In the late afternoon, a chubby, middle aged lady, dressed in a heavily creased brown coat and carrying a black PVC handbag, came to see me. She introduced herself in a high-pitched, lilting voice that reminded me of someone I had once met from the Isle of Lewis. She told me that she had arranged for me to stay with someone that night. My mother wasn’t well and until she was better I would be staying elsewhere.

I never saw my mother again.


After spending a week fostered out to a family in the West End, I was taken to Social Services. The woman with the black PVC handbag and creased brown coat took, me there and told me that I would be living with someone else. “Just until your mother recovers from her illness. Hopefully that won’t be too long now,” she had said.

I didn’t ask questions although I was desperate to know what had become of my father. All these years I had hated the man, and now the thought of not ever seeing him again, almost broke my heart.

Another woman, this one older than the Social Worker, but more kindly and slim, dressed in a white blouse, grey jacket, dark skirt and smart shoes, but no handbag, smiled at me and introduced herself. She was Mrs McCormack’s sister. She wanted to take me to live with her in Birmingham. I later found out that Mrs McCormack had extracted a promise from her that if anything should ever happen to my family, she would take care of me. I knew Mrs McCormack liked me. Until then I had no inkling that she had cared for me.

The thought of leaving Glasgow, the only place I had ever known, horrified me. I cursed at the women. The Social Worker, Mrs Mckenzie, lifted her hand and said she would beat some manners into me but Mrs McCormack’s sister, Susan, simply stood there, looking steadily at me, not in the least perturbed by such foul language issuing from a child’s mouth.

“Now, young man,” she said in soft but firm voice. “There’s nothing you can say that will shock me. I lived in Glasgow for more years than I care to recall, so there’s not much I haven’t heard. But if you and I are to get along with each other, there’ll be no more of that kind of language. So … ”she softened her tone. “… what do you say? How about an understanding between us – I’ll not nag you, and you’ll not use that sort of language; it’s not fitting for a fine, young man about to set out on a great adventure.”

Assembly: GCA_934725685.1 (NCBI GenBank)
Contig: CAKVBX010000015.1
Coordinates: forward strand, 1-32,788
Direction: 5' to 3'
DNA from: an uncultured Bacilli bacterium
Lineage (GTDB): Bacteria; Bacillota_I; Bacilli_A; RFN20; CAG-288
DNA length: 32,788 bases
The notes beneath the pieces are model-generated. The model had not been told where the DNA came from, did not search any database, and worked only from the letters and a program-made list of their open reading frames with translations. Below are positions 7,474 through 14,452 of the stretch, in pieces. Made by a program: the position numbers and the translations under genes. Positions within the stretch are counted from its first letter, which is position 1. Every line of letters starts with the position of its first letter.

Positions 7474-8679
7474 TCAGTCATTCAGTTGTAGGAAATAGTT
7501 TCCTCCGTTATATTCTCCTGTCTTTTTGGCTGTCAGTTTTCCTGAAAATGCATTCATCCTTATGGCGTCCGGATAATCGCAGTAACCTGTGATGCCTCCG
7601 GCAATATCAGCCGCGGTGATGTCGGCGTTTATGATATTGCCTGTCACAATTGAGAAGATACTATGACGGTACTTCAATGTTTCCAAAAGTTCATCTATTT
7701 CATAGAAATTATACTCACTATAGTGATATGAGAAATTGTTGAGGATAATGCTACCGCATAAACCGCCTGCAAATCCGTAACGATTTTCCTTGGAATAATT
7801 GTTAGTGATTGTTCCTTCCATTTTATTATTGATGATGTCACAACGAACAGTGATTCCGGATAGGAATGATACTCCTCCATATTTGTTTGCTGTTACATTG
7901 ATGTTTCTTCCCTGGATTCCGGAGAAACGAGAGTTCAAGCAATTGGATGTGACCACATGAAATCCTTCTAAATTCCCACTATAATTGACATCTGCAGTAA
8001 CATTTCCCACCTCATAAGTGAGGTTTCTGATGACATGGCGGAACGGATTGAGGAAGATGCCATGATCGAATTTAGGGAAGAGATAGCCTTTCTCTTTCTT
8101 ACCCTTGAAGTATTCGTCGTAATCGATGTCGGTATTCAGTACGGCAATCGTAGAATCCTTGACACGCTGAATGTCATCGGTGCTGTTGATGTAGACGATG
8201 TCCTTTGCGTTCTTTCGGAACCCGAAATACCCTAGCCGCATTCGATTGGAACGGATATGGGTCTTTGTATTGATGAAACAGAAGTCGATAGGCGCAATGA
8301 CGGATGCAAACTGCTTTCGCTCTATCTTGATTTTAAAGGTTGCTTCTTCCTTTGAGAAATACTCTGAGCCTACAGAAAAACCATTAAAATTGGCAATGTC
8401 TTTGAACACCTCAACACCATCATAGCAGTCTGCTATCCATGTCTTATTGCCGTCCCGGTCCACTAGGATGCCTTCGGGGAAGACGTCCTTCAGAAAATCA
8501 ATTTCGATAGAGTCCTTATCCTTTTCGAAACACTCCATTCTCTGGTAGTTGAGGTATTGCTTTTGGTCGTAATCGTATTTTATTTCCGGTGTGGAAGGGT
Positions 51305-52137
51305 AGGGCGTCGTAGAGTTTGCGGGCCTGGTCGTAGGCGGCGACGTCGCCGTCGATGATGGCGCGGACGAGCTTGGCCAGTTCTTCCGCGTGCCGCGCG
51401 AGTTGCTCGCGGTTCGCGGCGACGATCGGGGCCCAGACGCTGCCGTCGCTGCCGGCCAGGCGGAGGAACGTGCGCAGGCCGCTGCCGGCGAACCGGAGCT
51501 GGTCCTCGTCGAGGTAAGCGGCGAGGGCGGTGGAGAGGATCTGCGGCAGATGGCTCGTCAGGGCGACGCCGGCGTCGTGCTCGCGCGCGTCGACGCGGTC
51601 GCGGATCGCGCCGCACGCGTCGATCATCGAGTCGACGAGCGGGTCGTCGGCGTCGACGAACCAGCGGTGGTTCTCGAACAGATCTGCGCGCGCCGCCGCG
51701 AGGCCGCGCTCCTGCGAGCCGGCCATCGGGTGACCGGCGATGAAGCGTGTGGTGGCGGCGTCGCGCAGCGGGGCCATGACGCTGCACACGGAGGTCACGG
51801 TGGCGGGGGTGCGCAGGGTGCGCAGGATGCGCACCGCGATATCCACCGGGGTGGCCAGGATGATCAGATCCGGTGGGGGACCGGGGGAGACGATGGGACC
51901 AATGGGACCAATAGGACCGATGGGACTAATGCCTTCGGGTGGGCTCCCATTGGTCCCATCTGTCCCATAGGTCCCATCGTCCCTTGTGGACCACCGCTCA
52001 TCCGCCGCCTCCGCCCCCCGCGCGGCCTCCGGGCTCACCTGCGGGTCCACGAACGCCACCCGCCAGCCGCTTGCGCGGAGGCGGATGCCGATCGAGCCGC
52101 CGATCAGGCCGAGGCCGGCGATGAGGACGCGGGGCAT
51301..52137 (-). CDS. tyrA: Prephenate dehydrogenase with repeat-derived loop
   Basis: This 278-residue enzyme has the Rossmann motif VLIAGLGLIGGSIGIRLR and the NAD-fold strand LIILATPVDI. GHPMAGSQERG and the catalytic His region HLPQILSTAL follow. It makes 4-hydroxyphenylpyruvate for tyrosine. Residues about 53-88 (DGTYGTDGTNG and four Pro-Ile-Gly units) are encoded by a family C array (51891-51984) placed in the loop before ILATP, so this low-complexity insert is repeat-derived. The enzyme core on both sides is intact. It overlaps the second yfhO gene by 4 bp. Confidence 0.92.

What was she talking about, I wondered. She wanted me to live with her in Birmingham, wherever that was. I was not about to leave the only city I had ever known and where I had established and built up a massive (well sizeable) business. And what about my friends? I knew no-one in Birmingham. No, there was no question about it, I was staying put in Glasgow.

“Well, if that’s how you feel, I’ll respect your decision,” she said. “The fact is, your mother is quite ill and is likely to be so for some considerable time.” Her forthrightness might have offended some, but to me she sounded like someone to whom time was a precious commodity and not to be wasted. I thought I could like her. Besides she smelled really good. Not that overbearing cheap perfume my mother would occasionally wash herself in, but light and faint, almost like a long hidden memory of flowers in a garden. I had to stand close to her to smell it.

“But perhaps we can compromise,” she continued. “You look like a reasonable sort, so stay with me for, let’s say a month, before you decide. Then if you feel you want to come back here, I’ll bring you back.” She looked at me, then added, “You have my word on that.”

Somehow I knew she could be trusted. That was a new experience for me.

I was taken by this lady’s refusal to be perturbed by my profanity, and more than that, I felt I was already beginning to like her. She not only smelled good, she smelled of money. Her clothes were classy and her accent, West End Glasgow despite her years in Birmingham, was firm without being commanding. This was a woman who was used to having her own way by persuading rather than ordering. She was not a great looker, and far too old for the likes of me of course, but her face was friendly and her smile was warm and genuine. I had the distinct impression that she did care about me, although why, I could hardly begin to guess. The alternative was to stay in Glasgow, and end up being fostered here, there and everywhere or worse, placed in an orphanage.

I knew there was no point in resisting.


She had lied to me – not Susan, that Social Worker. Susan Hendry a middle-aged, childless widow, did not live in Birmingham. She lived in the country just outside the city. She had an impressive, large house placed, slap-bang in the canter of a large garden. There were a variety of flowers and bushes at the front, a massive lawn with fruit trees and a vegetable patch in the back. It was one of five houses in a private gated community. When she had been married, Susan’s husband had worked for the government and the couple often hosted parties for visiting dignitaries. I discovered some years later, that her husband had been killed a few years ago whilst on a project in the Middle East. He was a diplomat. A gardener was employed full time to look after all the gardens so the whole area was immaculately manicured.